FIVE DAYS ON SKYE AND THE OUTER HEBRIDES
If you are visiting Scotland and you wish to see more than Edinburgh, Glasgow, and Inverness you should visit the isles, especially Skye and the Outer Hebrides. There are a lot to choose from and many of them hold treasures woven into the very (tartan) fabric of old Scotland.
In typical fashion, the United Kingdom has made naming its own country as complicated as possible. I am of the opinion it was entirely so they could correct people when someone inevitably makes a mistake. “Oh, forgive me for intruding. So very sorry, but I do believe you’re referring to the British Isles, not Great Britain. I’m quite sure you will realise the importance of the distinction. blah blah blah.”
Skye is the largest of several islands making up the Inner Hebrides which are separated from the Outer Hebrides by The Minch. Together they are known as (drum roll please) The Hebrides which, together with various other islands, form the Western Isles. This is how I understood it. However, after a bit of research, I found every part of this is contradicted by others, some of whom refer to the Outer Hebrides as the Western Isles while others say only The Hebrides are the Western Isles, while the other islands further south are excluded. I gave up at this point.
“The solution is simple, foolish man!” I hear you cry. “Just call the islands by their individual names.” I would, but… Most people would think the Isle of Harris and the Isle of Lewis are two separate islands. They aren’t. Which, to my obviously limited understanding, rather contradicts the very definition of an island. So they…well IT, is generally referred to Lewis and Harris; Lewis in the North and Harris in the South. See? Overly complicated. Anyone would think the Scots are looking for shit to argue over.
The Isle of Skye is separated from the mainland by a narrow channel, spanned by an award winning bridge, aptly named The Skye Bridge, which sets down momentarily on the much smaller isle of Eilean Ban before arching over to Skye.
Our small convoy made our way across, using the afore mentioned Skye Bridge, to Carbost on the banks of Loch Harport, a sizable inlet of either the Sea of the Hebrides or the Little Minch. That’s right. I don’t know where the seas start or end either. I’m comfortable in assuming neither does anyone else.
Staying at a comfortable bunkhouse called the Old Inn, we were treated with views over the loch as the sun very slowly set at 8:30PM. I say very slowly as the sky was still fairly bright at 10PM. Ahh northern summers.
The following morning we visited the Fairy Pools, arriving relatively early and hiking up the easy trail toward this rather popular spot. The Fairy Pools are very nice. The surrounding hills and mountains can make you feel small and powerless as clouds gather at the summit, threatening to dump rain then deliver freezing winds, even in late summer. The river runs through small gorges and down enchanting waterfalls. There are several pools where you can swim, for those who wish to lose all feeling in their extremities in the icy water.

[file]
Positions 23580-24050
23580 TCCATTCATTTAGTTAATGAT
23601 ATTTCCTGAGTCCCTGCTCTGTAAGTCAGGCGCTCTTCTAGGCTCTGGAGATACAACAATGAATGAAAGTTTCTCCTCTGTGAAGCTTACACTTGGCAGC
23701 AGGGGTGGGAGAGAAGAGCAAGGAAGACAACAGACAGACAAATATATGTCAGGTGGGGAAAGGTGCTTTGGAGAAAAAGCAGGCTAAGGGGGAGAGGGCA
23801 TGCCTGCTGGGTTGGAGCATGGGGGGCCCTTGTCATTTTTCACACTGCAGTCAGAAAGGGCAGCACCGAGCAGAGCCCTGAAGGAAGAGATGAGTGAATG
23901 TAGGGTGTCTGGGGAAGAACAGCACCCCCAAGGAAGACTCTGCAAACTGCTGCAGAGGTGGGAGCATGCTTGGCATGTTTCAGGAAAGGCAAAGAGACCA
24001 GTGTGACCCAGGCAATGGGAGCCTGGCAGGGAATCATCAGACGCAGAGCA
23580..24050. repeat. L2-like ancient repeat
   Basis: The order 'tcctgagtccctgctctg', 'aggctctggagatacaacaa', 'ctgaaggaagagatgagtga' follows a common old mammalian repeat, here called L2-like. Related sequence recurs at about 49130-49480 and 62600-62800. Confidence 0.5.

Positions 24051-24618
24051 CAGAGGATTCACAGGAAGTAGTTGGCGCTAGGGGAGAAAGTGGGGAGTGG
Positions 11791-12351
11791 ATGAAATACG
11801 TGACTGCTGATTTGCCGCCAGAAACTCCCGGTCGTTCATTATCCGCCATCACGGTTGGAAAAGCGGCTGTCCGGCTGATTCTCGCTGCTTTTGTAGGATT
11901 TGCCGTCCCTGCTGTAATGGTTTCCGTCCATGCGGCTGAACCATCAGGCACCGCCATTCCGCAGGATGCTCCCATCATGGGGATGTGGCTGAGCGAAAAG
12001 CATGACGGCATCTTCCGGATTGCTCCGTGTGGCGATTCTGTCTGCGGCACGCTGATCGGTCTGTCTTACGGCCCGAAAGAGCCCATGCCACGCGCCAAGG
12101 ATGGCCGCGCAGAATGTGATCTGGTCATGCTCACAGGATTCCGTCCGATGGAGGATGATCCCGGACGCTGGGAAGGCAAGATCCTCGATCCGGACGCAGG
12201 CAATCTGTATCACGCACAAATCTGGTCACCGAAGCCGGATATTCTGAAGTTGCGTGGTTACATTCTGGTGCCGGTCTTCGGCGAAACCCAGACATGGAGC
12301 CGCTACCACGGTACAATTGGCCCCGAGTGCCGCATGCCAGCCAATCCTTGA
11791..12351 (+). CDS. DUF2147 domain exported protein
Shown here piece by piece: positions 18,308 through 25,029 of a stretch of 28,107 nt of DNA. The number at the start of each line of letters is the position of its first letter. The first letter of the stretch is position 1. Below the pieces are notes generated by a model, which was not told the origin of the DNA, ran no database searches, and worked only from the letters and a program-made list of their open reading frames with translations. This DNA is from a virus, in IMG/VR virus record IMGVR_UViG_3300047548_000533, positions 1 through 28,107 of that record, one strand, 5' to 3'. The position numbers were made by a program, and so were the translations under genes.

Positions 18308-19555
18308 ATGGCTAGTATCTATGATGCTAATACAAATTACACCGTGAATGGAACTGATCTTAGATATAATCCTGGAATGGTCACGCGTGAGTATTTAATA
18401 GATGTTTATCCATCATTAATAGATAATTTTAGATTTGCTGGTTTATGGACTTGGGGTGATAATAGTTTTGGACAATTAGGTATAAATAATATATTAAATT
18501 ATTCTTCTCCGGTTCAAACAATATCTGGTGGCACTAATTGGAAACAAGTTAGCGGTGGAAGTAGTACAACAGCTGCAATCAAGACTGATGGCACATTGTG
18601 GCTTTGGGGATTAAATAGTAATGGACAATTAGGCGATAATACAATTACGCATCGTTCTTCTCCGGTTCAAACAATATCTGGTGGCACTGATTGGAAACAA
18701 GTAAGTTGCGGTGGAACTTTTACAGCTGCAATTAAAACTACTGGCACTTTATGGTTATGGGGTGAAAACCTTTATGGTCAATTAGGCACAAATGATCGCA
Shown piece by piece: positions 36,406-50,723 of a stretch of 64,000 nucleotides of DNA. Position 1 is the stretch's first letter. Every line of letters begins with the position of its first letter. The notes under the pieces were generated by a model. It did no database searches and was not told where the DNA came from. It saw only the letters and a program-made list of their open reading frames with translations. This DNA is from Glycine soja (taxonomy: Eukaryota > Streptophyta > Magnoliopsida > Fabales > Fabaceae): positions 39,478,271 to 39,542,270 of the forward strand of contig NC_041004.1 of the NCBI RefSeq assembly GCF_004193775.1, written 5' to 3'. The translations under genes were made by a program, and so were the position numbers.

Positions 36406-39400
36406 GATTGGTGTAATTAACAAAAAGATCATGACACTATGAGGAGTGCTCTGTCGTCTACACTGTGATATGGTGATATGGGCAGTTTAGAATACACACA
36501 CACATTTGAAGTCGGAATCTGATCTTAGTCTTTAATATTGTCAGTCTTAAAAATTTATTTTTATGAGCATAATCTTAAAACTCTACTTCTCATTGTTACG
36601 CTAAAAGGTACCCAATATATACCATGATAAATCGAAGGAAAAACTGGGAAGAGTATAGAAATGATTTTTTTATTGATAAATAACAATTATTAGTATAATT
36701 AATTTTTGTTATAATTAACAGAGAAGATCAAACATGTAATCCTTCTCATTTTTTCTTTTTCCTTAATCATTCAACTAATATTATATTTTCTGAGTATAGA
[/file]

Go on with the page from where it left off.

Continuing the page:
In my opinion, the perfect time to visit these pools must be early morning, on a clear summery day, with a nice breeze blowing. There are a few reasons for this. Early morning to beat the influx of tourists. If it is raining, which seems to happen 50 weeks of the year, the river can flood and getting to the pools can be difficult. Summer, because in winter, you will likely have about 3 hours of weak daylight. And you want a breeze because in summer there are midges.
Unfortunately, there were no fairies. Disappointed again.
For those lucky enough to have never experienced midges, allow me to provide a simple description. Midges are tiny, flying assholes, which evolved to have the single, driving desire to ruin beautiful moments, much like other people’s children and wet dogs. Want to sit outside to eat breakfast during that golden moment as the sun peeks over the surrounding hills in the east, casting its luminous glow across the loch? Well too bad, because midges. Want to take a moment during a long walk to sit beside a river and eat your packed lunch, maybe kick off your hiking boots and soak your feet in the cool, mountain-fresh stream? Nope, sorry. Midges. They land on you, eat you, then you itch.
The beaches on all of the isles were nothing like the rocky, grey coastline I was expecting. I had it firmly in my mind I would be clambering over slippery rocks down to equally rocky beaches and dull, grey water, but on all of the isles there are long stretches of white sand and clear blue water, mimicking the tropics, with one important difference: the temperature.
While on a recent trip to the Philippines, we bathed in 28 degrees of liquid luxury. Beaches on the Scottish Isles are fed by the Atlantic and the North Sea, neither of which are renowned for temperate bathing, instead being home to large icebergs. The water around the United Kingdom is relatively temperate though, as the North Atlantic Current brings warm water over from the Gulf of Mexico. It is fresh and invigorating, words I use instead saying it is fucking freezing. I encourage you to go for a swim, if only for a moment…and only if it is safe to do so. No dying of exposure then blaming me.
DUN ARDTRECK RUINS
The Land Reform (Scotland) Act 2003 was enacted to ensure the people of Scotland have statutory access to Scotland’s outdoors, on the condition the rights are exercised responsibly, people’s privacy, safety and livelihoods are respected, and Scotland’s environment is maintained. It is more commonly known as the “right to roam”. In its simplest form, you can go anywhere outdoors, with a few exceptions, such as people’s houses and gardens, or military bases. On top of this, a land owner must manage their land with regards to public access.